Roscoe Delahunt is a troll; there seems little doubt of that. For years, he has surfed the Internet, looking for someone’s parade to rain on, and he has rarely lacked people to torment. In the heady days before the World Wide Web, when Usenet was the primary vehicle for Internet discourse, Roscoe, starting as an undergraduate at Case Western, established himself as the supreme flame lord, cross-posting much off-topic drivel to numerous inappropriate news groups. When social media became all the rage in the late aughts, Roscoe shifted gears and began to consider himself a pioneer in an emerging area of communication, anti-social media.
His favorite targets are those who post sappy memes on Facebook. When someone posted a graphic of two people holding hands, with the caption, “Re-post if you agree that your wife is your best friend in the entire world,” Roscoe posted back, “I don’t. My wife’s a blood-sucking harpy who tricked me into marrying her by saying she was pregnant.” When someone posted a photo of his child, Roscoe commented, “That kid doesn’t look anything like you. Could you show us a photo of the UPS guy for comparison?” He’s been warned several times, and had his posting privileges on Facebook suspended twice, which usually doesn’t worry him, since he has three different accounts he uses, one under a slightly adulterated version of his real name; one as “Timmy” an eighteen-year-old special needs student from Baltimore; and one as “Dilly Hunt” a co-ed from Los Angeles. The photo for Dilly’s account is of some hot-looking teenager Roscoe spotted on Instagram, and it always elicits interesting responses from the male audience whenever Dilly posts one of her grammatically challenged missives, such as, “i got me news kitten she defiantly cut i call here misty” with a generic photo of a cat.
On Usenet in the 90s, Roscoe was known as Atomic Punk, which is now the name of his blog, where he rails against “all the things stupid people do that piss me off” and he has an extensive list, not to mention over four thousand followers, who hang on his every word. No topic is off-limits to “the Punk” and he gladly skewers religion, politics, music, films, television, and the cult of celebrity, posting anywhere from a few terse lines, to several hundred words about once every two to four hours, around the clock. Whenever Roscoe’s on vacation, he sometimes lets his cranky seventy-year-old neighbor post in his stead, and his readers are often perplexed by the sudden shift in focus from insightful commentary on contemporary society, to complaining about the senior discount at Denny’s, and “those damn Brewsters upstairs”.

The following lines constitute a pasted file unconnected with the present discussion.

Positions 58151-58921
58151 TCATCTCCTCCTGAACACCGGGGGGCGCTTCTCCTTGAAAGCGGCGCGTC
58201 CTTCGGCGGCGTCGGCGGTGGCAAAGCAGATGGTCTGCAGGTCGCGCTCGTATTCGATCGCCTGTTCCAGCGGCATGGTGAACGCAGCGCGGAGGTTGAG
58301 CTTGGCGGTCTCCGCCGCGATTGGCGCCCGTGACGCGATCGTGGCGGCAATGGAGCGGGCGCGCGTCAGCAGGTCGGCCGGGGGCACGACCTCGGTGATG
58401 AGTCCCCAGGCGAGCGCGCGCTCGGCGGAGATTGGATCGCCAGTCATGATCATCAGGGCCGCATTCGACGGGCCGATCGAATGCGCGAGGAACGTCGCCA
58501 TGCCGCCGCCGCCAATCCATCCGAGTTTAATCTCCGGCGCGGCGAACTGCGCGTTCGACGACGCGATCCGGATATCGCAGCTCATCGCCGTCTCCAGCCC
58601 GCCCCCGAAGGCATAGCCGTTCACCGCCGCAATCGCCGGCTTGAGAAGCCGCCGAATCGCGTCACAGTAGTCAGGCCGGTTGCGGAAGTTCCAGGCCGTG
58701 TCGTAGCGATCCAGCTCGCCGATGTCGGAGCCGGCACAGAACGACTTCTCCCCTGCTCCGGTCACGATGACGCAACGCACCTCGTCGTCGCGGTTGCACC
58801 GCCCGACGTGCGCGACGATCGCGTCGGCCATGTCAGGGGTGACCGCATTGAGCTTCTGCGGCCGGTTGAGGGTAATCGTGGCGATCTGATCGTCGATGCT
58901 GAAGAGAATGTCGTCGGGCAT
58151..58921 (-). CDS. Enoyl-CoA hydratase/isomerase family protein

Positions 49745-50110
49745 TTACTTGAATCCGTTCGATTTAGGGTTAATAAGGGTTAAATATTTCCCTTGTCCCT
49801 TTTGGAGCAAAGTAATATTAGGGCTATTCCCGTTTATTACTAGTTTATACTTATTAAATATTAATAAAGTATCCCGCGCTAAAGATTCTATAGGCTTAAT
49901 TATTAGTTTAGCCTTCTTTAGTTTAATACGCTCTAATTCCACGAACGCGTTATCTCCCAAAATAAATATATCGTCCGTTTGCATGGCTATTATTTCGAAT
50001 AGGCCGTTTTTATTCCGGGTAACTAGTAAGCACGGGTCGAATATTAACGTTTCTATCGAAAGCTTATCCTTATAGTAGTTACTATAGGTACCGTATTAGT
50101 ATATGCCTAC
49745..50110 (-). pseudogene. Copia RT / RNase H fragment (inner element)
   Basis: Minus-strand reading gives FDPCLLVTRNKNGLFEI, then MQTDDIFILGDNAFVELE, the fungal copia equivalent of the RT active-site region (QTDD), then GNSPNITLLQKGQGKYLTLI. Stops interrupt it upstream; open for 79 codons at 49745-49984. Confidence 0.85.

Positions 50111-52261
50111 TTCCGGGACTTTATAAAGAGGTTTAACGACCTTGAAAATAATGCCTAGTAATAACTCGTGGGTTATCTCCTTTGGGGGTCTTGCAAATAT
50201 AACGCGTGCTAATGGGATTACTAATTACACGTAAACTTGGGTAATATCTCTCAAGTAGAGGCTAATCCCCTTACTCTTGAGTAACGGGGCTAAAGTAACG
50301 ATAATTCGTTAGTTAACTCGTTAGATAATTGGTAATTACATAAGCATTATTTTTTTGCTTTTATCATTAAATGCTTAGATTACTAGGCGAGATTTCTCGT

As infamous as Roscoe is online, in real life, he’s hardly noticeable at all. Somewhat short, very overweight, with thick glasses, and often looking like he slept in his clothes, probably because he had, Roscoe appears to those who see him out and about as someone who probably shouldn’t be left alone with children. He works as a customer support technician for an Atlanta computer firm, walking technologically-challenged people through installing software, or trouble shooting hardware problems, on systems way more advanced than their level of technical knowledge warrants. His experience with clients does little to elevate his opinion of the human race. On the phone, however, he’s a comforting presence, soothing frazzled nerves, enduring numerous apologies for “wasting your time” and generally making life slightly more bearable for people totally befuddled by the modern computing landscape. He works out of his home, and divides his time between offering solace to some panicked college student whose printer “just stopped working”; or some retired grandmother, who can’t seem to upload photos of her family from her iPhone to Twitter; or a harried executive, whose laptop just ate the PowerPoint presentation he has to deliver in twenty minutes. When he’s not on the phone with a client, Roscoe spends his time surfing cable television for stories about sharks.
Despite his socially unacceptable appearance, and enduring disgust for almost everyone he knows, Roscoe does have a girlfriend, Aileen, who he’s been seeing for about four years, after meeting her at Dragon*Con. When Roscoe and Aileen were first talking about getting married, she wanted to sit down with him and disclose all their previous sexual encounters. She had a detailed list. Roscoe strenuously objected. Instead, he told her they should just go to the doctor and get some tests done, and if everything checked out okay, they could proceed from there. In fact, Roscoe hasn’t had nearly as many previous relationships as Aileen has claimed she’s had, and he really doesn’t want her to know, nor does he wish to hear her wax nostalgic about some guy she met in a bar in college. Despite the discussions, neither seems in much of a hurry to settle down, which suits Roscoe, who’s not sure he wants someone to have unlimited access to his private life. He doesn’t really have much to hide, and that’s what worries him the most.